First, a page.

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Britain's unemployment rate hit a new low in the quarter to June, while wages increased more than expected but continued to lag behind inflation, new figures have shown.

The jobless rate fell by 64,000 to 1.49 million in the three months to June, according to the Office for National Statistics (ONS), while the unemployment rate fell to 4.4%, down from 4.5% recorded in the previous month, which was the lowest on record since 1975.

Meanwhile, average weekly earnings rose by 2.1% year-on-year, beating expectations for a 1.8% reading and higher than the upwardly revised 1.9% gain recorded in the previous month. However, while the figure was better than expected, wage growth remained well behind inflation, which held steady at 2.6% in July after hitting a four-year high of 2.9% in May.

When the impact of inflation is factored in, however, real weekly wages fell by 0.5% compared with a year earlier.

Meanwhile, the number of employed workers rose less than expected, climbing by 125,000 to 32.1 million in the quarter to June, compared to the previous three months. The figure was 338,000 higher than in the corresponding period last year and higher than analysts' expectations for an 97,000 gain.

The number of unemployed people, on the other hand, fell by 57,000 from the previous quarter to 1.48 million, 157,000 fewer than in the corresponding period a year earlier.

The ONS added the employment rate – the proportion of people aged from 16 to 64 who were in work – was 75.1%, the highest since comparable records began in 1971.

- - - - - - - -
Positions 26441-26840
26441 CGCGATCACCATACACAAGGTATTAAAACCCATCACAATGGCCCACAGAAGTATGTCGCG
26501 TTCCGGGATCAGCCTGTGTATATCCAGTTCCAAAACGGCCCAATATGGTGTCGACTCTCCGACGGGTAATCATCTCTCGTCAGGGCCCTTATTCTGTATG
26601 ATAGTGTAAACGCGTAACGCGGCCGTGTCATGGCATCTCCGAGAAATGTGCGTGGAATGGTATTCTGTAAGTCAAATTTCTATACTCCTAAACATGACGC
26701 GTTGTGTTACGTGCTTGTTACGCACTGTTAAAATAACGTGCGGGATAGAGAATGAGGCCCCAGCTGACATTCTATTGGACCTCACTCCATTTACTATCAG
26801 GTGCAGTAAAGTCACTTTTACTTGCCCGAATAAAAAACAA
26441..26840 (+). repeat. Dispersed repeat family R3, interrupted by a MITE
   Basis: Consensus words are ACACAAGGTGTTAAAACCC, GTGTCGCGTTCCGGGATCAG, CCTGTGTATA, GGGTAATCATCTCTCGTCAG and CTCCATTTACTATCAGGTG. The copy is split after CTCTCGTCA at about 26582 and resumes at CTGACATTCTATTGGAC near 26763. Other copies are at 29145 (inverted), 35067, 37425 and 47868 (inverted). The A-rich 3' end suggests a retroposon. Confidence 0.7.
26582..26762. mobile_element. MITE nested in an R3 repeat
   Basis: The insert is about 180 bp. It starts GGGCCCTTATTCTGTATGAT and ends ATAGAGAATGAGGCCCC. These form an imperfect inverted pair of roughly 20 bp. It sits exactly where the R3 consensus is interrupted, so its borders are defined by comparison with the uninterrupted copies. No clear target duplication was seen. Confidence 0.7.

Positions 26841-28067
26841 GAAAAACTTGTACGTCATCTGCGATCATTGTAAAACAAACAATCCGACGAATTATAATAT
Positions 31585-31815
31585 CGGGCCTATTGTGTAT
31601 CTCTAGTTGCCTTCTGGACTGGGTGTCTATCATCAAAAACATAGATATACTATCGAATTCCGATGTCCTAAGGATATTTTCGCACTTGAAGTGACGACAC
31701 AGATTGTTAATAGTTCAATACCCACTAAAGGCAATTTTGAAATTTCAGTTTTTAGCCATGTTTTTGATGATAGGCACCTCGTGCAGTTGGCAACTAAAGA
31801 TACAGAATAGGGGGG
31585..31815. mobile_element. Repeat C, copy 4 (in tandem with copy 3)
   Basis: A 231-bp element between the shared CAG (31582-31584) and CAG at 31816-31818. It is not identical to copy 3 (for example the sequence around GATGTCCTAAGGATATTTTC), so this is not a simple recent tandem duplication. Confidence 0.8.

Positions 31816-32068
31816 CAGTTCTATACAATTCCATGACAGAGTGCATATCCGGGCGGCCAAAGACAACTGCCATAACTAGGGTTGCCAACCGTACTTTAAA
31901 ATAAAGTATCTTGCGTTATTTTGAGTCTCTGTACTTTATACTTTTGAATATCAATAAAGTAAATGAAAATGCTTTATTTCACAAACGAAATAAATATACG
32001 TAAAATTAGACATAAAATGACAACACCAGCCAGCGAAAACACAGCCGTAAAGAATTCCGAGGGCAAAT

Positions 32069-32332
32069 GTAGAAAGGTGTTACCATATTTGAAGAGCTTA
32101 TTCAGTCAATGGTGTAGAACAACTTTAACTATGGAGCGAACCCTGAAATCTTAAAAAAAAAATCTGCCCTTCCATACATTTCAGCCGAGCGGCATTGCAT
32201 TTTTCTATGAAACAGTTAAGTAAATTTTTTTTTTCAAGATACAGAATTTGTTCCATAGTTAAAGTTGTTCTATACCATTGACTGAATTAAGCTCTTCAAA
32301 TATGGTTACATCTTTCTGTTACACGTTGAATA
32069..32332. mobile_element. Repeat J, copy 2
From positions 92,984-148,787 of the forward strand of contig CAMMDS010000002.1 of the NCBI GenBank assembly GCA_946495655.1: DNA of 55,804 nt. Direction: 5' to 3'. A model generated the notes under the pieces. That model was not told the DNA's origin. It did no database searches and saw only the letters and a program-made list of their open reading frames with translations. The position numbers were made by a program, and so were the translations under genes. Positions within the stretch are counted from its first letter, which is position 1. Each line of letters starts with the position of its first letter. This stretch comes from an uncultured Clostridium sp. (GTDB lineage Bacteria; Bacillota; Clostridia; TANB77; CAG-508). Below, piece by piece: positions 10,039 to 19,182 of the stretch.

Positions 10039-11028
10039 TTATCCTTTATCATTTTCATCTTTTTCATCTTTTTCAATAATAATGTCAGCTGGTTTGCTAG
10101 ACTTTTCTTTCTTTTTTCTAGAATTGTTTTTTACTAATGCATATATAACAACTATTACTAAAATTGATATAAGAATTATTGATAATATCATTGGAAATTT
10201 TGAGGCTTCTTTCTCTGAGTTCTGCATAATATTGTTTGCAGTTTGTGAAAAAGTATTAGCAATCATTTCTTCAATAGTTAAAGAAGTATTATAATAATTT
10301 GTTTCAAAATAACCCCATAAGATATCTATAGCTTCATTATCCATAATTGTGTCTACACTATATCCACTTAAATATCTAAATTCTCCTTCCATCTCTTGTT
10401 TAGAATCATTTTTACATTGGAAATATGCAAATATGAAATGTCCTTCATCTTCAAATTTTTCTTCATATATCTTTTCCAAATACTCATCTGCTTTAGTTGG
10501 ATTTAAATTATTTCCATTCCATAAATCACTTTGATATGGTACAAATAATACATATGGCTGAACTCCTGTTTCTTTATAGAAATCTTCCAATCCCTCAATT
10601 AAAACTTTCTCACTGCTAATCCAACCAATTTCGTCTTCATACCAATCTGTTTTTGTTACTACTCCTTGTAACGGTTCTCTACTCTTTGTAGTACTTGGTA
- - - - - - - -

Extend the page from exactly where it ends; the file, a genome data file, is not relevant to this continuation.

"These statistics show that record levels of people are in work across the country and earning a wage, which is great news," said the Minister for Employment, Damian Hinds.

"Over the past year the rise in employment has been overwhelmingly driven by permanent and full-time jobs, as employers continue to invest in Britain's strong economy.

"The task now is to build on this success through Jobcentre Plus and our employment programmes so that everybody can benefit from the opportunities being created."

However, analysts warned the persistently low wages remained an issue.

"For the past ten years our earnings have flatlined," said Maike Currie, investment director for personal investing at Fidelity International.

This could be down to automation, more people working part-time and the growing cohort of self-employed people with limited earning power, such as Uber and Deliveroo drivers in the so-called 'gig economy'.

"Unfortunately the outlook doesn't look much brighter for Britain's workers. The Bank of England has pointed out that uncertainty over the economic outlook may be affecting companies' willingness to raise pay - it expects regular pay growth to remain subdued for the rest of 2017."